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Confronting a Threat to Scientific Progress: Skepticism

Scientific progress is at its highest point in history, yet advances in health, environmental protection, and other fields face a major threat: distrust from some members of the public. Although 97% of scientists agree that global temperatures are rising and changing ecosystems, less than 75% of American citizens do. And a shocking number of parents distrust the safety of childhood vaccines, despite the fact that fabricated claims about the risks have been thoroughly debunked.

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More than Words: The Cornerstone of Reading Comprehension

Learning to read is one of the most fundamental, and yet most complex, tasks for young students. Despite many national initiatives to boost reading instruction, an alarming number of children still struggle: on a test sometimes called “the Nation’s Report Card,” (the National Assessment of Educational Progress or NAEP), almost half of fourth and eighth graders were rated as below proficient in reading in 2015. Part of the reason it’s so challenging to become proficient is that reading

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Educational Technology Is Not Making the Grade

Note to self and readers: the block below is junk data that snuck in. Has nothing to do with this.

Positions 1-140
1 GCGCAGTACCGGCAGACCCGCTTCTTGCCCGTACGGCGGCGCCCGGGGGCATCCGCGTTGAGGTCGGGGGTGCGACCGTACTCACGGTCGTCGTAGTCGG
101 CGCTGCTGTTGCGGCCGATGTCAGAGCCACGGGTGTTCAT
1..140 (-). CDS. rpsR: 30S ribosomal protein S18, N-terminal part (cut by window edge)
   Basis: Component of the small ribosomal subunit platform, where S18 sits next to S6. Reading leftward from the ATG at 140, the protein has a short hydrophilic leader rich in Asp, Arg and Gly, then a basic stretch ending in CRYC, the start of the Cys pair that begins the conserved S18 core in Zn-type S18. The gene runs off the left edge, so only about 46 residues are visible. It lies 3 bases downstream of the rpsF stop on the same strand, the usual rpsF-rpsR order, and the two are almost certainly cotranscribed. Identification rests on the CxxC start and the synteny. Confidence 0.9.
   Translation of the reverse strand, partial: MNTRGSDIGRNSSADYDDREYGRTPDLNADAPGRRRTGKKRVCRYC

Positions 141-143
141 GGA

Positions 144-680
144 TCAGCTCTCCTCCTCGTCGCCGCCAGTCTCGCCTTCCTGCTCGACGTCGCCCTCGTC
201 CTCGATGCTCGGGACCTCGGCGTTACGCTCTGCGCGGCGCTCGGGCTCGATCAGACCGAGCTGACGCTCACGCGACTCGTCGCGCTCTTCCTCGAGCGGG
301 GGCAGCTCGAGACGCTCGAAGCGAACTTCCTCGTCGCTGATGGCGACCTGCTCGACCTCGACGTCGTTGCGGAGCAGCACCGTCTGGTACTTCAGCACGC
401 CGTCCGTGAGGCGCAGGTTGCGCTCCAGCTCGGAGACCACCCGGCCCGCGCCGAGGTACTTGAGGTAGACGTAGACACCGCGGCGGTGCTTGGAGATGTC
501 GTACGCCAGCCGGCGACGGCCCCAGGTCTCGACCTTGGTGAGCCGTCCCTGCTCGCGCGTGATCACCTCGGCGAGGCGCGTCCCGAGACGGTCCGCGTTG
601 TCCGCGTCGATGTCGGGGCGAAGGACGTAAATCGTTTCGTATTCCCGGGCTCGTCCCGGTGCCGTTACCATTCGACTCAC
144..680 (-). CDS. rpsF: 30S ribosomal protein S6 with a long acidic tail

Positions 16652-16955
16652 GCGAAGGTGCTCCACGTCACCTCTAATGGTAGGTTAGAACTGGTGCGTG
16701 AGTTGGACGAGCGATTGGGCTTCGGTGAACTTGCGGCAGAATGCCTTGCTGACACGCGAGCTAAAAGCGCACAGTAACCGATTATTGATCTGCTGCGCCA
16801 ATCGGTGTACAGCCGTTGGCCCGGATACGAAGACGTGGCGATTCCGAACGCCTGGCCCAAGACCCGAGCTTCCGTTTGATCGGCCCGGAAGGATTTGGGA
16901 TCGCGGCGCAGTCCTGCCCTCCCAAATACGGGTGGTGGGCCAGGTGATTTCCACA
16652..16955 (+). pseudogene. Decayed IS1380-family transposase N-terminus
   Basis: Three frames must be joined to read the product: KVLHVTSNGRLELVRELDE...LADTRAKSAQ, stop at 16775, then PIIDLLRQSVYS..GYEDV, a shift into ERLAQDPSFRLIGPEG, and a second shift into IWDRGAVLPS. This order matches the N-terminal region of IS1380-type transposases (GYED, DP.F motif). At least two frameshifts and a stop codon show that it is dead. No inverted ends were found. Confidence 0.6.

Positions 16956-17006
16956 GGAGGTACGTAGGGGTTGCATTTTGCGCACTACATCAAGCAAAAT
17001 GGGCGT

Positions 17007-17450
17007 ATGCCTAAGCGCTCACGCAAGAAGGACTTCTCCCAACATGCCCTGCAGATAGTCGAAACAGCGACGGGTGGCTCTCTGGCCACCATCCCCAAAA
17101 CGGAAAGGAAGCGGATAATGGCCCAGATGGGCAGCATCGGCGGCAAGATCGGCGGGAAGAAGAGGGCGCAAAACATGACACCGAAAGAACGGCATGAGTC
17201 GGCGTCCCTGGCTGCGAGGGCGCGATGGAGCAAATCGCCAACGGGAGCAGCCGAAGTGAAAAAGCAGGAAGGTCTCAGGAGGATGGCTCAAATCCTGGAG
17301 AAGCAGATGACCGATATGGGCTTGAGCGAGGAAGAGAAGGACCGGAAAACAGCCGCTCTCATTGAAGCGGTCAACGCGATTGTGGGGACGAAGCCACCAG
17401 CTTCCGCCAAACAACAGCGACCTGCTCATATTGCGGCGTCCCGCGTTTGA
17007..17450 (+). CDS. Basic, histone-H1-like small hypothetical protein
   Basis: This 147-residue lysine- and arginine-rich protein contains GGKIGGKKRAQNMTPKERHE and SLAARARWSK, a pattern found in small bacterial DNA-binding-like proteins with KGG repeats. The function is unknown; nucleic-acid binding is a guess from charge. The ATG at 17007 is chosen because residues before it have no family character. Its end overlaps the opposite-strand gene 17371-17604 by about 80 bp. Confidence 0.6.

Digital technology has revolutionized our homes, cars, and workplaces, but it hasn’t changed much in one surprising area: schools. The problem isn’t that schools lack access to technology, but that the expensive technology they have isn’t effective. In 2014 alone, U.S. schools spent close to $10 billion on educational technology, yet research on the benefits for students is “disheartening, at best,” according to Kimberly Lawless, who reviewed dozens of studies on the topic in Policy

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To Make Every Child a Reader, Teach Them All Differently

It’s hard to believe that questions about how children learn to read could cause a war, but in the 1970’s and 80’s, that’s exactly what happened. During the “reading wars,” proponents of the phonics approach believed beginning readers needed to focus on sounding out letters and words, while whole language advocates argued for immersing children in interesting texts and focusing on meaning, with the faith that reading specific words would follow. That debate has long been settled

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